• View in gallery

    Participation in mass drug administration supervised by a village malaria worker and health center nurse with village leaders in the background. This figure appears in color at www.ajtmh.org.

  • 1.

    Ashley EA et al. 2014. Spread of artemisinin resistance in Plasmodium falciparum malaria. N Engl J Med 371: 411423.

  • 2.

    Dondorp AM, Smithuis FM, Woodrow C, Seidlein LV, 2017. How to contain artemisinin- and multidrug-resistant falciparum malaria. Trends Parasitol 33: 353363.

    • Search Google Scholar
    • Export Citation
  • 3.

    World Health Organization, 2014. Accelerating Malaria Elimination in the Greater Mekong Subregion. Available at: http://www.who.int/malaria/areas/greater_mekong/overview/en/. Accessed July 13, 2017.

  • 4.

    World Health Organization, 2015. Strategy for Malaria Elimination in the Greater Mekong Subregion (2015–2030). Available at: http://iris.wpro.who.int/bitstream/handle/10665.1/10945/9789290617181_eng.pdf?sequence=1. Accessed July 14, 2017.

  • 5.

    Sturrock HJ, Hsiang MS, Cohen JM, Smith DL, Greenhouse B, Bousema T, Gosling RD, 2013. Targeting asymptomatic malaria infections: active surveillance in control and elimination. PLoS Med 10: e1001467.

    • Search Google Scholar
    • Export Citation
  • 6.

    Cantey PT, Rout J, Rao G, Williamson J, Fox LM, 2010. Increasing compliance with mass drug administration programs for lymphatic filariasis in India through education and lymphedema management programs. PLoS Negl Trop Dis 4: e728.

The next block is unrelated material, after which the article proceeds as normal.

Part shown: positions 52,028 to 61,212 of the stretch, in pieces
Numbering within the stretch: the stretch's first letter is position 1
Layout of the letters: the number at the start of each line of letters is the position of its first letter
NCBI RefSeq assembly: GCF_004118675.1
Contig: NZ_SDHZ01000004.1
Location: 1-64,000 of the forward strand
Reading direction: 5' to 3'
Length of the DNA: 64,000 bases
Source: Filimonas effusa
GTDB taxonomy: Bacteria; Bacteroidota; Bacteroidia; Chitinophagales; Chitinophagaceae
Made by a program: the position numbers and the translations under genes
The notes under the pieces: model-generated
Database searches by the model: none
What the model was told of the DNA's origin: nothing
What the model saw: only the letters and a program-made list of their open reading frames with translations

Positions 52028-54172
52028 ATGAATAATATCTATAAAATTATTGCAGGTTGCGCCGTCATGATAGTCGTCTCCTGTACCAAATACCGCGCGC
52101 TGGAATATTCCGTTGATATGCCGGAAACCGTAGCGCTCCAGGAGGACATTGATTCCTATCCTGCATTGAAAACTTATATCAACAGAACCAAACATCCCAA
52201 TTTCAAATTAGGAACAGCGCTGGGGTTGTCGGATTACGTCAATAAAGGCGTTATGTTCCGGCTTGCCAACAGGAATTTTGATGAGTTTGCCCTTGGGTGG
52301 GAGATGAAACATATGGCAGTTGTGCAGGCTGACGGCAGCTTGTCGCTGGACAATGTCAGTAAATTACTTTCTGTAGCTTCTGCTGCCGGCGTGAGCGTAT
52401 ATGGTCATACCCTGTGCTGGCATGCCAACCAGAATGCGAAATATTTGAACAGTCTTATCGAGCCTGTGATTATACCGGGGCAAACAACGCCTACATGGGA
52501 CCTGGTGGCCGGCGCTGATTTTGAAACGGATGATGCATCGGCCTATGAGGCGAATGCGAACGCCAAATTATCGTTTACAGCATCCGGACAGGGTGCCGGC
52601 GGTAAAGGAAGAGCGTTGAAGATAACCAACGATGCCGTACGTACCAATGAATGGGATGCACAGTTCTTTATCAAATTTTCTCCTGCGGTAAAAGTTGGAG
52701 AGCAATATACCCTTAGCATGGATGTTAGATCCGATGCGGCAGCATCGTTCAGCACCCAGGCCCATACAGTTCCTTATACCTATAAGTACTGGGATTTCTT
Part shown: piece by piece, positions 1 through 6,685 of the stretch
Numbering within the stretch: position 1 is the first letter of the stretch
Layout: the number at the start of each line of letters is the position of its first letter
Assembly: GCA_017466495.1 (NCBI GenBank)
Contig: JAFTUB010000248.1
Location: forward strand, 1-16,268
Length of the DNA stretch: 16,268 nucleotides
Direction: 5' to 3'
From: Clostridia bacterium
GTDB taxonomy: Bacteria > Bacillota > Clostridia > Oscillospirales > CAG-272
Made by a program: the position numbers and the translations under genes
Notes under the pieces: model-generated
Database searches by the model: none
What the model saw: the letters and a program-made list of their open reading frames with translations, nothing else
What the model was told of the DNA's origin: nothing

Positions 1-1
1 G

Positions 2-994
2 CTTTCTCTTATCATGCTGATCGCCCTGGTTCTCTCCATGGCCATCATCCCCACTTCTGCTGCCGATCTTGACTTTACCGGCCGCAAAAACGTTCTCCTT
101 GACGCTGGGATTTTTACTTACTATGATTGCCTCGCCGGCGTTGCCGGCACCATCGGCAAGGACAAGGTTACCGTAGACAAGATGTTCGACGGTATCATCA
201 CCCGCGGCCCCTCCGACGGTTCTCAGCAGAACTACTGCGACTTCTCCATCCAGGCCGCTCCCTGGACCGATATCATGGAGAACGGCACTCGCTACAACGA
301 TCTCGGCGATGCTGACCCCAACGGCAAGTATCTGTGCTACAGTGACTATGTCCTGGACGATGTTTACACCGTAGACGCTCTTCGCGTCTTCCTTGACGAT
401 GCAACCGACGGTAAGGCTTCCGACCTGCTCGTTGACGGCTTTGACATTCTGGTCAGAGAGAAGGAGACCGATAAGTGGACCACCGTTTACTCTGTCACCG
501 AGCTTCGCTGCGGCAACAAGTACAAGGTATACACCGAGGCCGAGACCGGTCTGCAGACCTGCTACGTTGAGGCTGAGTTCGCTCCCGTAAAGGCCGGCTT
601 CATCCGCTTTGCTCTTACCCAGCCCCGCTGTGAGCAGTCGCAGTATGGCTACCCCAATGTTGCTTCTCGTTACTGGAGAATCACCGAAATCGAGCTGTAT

• Search Google Scholar
    • Export Citation
  • 7.

    Adhikari B, James N, Newby G, von Seidlein L, White NJ, Day NP, Dondorp AM, Pell C, Cheah PY, 2016. Community engagement and population coverage in mass anti-malarial administrations: a systematic literature review. Malar J 15: 523.

    • Search Google Scholar
    • Export Citation
  • 8.

    Clinical and Translational Sciene Awards (CTSA), 2011. Principles of Community Engagement. NIH Publication No. 11-7782; second edition.

  • 9.

    Tindana PO, Singh JA, Tracy CS, Upshur RE, Daar AS, Singer PA, Frohlich J, Lavery JV, 2007. Grand challenges in global health: community engagement in research in developing countries. PLoS Med 4: e273.

    • Search Google Scholar
    • Export Citation
  • 10.

    Maude RJ et al. 2014. Spatial and temporal epidemiology of clinical malaria in Cambodia 2004–2013. Malar J 13: 385.

  • 11.

    Phyo AP et al. 2012. Emergence of artemisinin-resistant malaria on the western border of Thailand: a longitudinal study. Lancet 379: 19601966.

  • 12.

    WHO, 2010. Global Report on Antimalarial Drug Efficacy and Drug Resistance: 2000–2010. Geneva, Switzerland: World Health Organization.

  • 13.

    Dondorp AM et al. 2009. Artemisinin resistance in Plasmodium falciparum malaria. N Engl J Med 361: 455467.

  • 14.